Released: 17-May-2022 8:05 AM EDT
Vyriad, Inc. Raises $29.5M in Series B Funding Led by Renowned Genetics Entrepreneur
Vyriad, Inc.

Vyriad, Inc., a clinical-stage biotechnology company developing oncolytic virus therapies to treat a wide range of cancers, today announced $29.5M in new funding led by Mr. Harry Stine of Stine Seed Farms, Inc.

Newswise: COVID-19, MIS-C and Kawasaki Disease Share Same Immune Response
12-May-2022 2:15 PM EDT
COVID-19, MIS-C and Kawasaki Disease Share Same Immune Response
University of California San Diego Health

COVID-19, MIS-C and KD all share a similar underlying mechanism involving the over-activation of particular inflammatory pathways, UC San Diego study shows. Findings support novel drug targets for MIS-C.

Newswise: New Measure of Sperm Age May Be Predictor of Pregnancy Success
Released: 13-May-2022 12:20 PM EDT
New Measure of Sperm Age May Be Predictor of Pregnancy Success
Wayne State University Division of Research

A novel technique to measure the age of male sperm has the potential to predict the success and time it takes to become pregnant, according to a newly published study by researchers at the Wayne State University School of Medicine.

Newswise: Novel Cell Atlas for Multiple Human Tissues Reveals Discoveries Underlying Complex Diseases
12-May-2022 2:00 PM EDT
Novel Cell Atlas for Multiple Human Tissues Reveals Discoveries Underlying Complex Diseases
Massachusetts Eye and Ear

Scientists from the Broad Institute of MIT and Harvard have developed a first-of-its-kind cross-tissue cell atlas, and in collaboration with researchers at Mass Eye and Ear, have uncovered new clues for specific cell types and genes involved in complex diseases. In a new study published May 12 in Science, researchers described for the first time how their novel cross-tissue cell atlas derived from an analysis of nuclei from 25 frozen samples from 8 tissue types may increase understanding of the cellular and genetic underpinnings of complex diseases, including heart disease and cancers.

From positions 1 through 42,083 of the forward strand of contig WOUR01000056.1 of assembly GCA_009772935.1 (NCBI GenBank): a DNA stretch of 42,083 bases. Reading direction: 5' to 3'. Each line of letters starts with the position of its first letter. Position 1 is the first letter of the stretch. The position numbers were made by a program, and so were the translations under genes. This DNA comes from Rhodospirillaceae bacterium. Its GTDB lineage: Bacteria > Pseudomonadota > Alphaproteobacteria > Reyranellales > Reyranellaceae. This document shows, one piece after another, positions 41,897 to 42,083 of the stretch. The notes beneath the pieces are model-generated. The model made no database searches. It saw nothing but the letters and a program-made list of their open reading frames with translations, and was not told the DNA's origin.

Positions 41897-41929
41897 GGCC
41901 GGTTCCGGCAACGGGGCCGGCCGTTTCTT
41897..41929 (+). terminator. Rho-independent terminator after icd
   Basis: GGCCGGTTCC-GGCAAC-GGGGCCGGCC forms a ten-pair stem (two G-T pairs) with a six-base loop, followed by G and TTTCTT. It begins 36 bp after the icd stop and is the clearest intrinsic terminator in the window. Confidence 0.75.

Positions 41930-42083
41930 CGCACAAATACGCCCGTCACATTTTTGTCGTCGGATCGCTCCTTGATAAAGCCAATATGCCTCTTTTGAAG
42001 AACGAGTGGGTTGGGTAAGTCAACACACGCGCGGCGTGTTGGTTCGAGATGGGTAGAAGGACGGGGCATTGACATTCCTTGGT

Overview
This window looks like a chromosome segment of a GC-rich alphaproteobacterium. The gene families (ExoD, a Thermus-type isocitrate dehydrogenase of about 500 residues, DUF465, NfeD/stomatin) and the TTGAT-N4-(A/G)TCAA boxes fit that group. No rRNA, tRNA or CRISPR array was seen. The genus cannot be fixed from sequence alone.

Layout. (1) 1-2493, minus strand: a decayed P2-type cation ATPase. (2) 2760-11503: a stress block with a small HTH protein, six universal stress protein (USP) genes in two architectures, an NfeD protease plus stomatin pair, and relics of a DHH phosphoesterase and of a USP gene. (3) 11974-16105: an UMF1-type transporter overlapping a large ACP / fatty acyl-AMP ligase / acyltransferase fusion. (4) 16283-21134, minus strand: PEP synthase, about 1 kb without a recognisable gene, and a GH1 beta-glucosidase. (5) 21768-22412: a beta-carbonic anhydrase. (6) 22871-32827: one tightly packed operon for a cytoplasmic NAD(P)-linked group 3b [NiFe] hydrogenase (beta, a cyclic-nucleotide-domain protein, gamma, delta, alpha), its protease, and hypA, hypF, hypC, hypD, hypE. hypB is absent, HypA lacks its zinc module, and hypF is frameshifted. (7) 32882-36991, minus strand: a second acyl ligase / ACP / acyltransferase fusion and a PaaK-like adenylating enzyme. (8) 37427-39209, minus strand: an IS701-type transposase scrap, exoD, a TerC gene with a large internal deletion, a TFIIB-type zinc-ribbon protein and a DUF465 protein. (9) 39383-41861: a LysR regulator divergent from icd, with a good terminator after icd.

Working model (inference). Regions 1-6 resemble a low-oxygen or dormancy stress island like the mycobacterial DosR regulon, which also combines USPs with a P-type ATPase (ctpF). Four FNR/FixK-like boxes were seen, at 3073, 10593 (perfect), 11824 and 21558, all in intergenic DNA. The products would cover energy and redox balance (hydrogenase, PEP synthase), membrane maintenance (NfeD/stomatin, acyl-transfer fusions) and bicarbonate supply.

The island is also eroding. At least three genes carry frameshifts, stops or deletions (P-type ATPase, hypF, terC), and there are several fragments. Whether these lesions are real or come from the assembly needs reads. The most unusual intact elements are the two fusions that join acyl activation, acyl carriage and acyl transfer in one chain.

Newswise:Video Embedded from-cavefish-to-humans-evolution-of-metabolism-in-cavefish-may-provide-insight-into-treatments-for-a-host-of-diseases-such-as-diabetes-heart-disease-and-stroke
VIDEO
11-May-2022 9:55 AM EDT
From Cavefish to Humans: Evolution of Metabolism in Cavefish May Provide Insight Into Treatments for a Host of Diseases Such as Diabetes, Heart Disease, and Stroke
Stowers Institute for Medical Research

New research examines how cavefish developed unique metabolic adaptations to survive in nutrient-scarce environments. The study created a genome-wide map of liver tissue for two independent colonies of cavefish along with river fish to understand how cavefish metabolism evolved and how this may be applicable for humans.

Newswise: UTSW Genetic Study Confirms Sarin Nerve Gas as Cause of Gulf War Illness
Released: 12-May-2022 12:05 AM EDT
UTSW Genetic Study Confirms Sarin Nerve Gas as Cause of Gulf War Illness
UT Southwestern Medical Center

For three decades, scientists have debated the underlying cause of Gulf War illness (GWI), a collection of unexplained and chronic symptoms affecting veterans of the Persian Gulf War. Now researchers led by Robert Haley, M.D., Professor of Internal Medicine and Director of the Division of Epidemiology at UT Southwestern, have solved the mystery, showing through a detailed genetic study that the nerve gas sarin was largely responsible for the syndrome.

Released: 11-May-2022 10:20 AM EDT
Multiple diagnoses are the norm for mental illness; A new genetic analysis helps explain why
University of Colorado Boulder

More than half of people diagnosed with one psychiatric disorder will be diagnosed with a second or third in their lifetime. About a third have four or more.

Released: 10-May-2022 3:05 PM EDT
妙佑医疗国际的骨髓癌研究发现潜在药物靶点
Mayo Clinic

妙佑医疗国际(Mayo Clinic) 个体化医学中心(Center for individualized Medicine )的新研究发现,携带ASXL1突变体的慢性粒单核细胞白血病(一种罕见骨髓癌)患者中存在独特的表观遗传变化,可激活有害基因并导致癌细胞更快生长。ASXL1基因突变还能使疾病转化为更具侵袭性的急性髓细胞性白血病。

Released: 10-May-2022 3:05 PM EDT
Descoberta da Mayo Clinic sobre câncer de medula óssea aponta para possíveis alvos de medicamentos
Mayo Clinic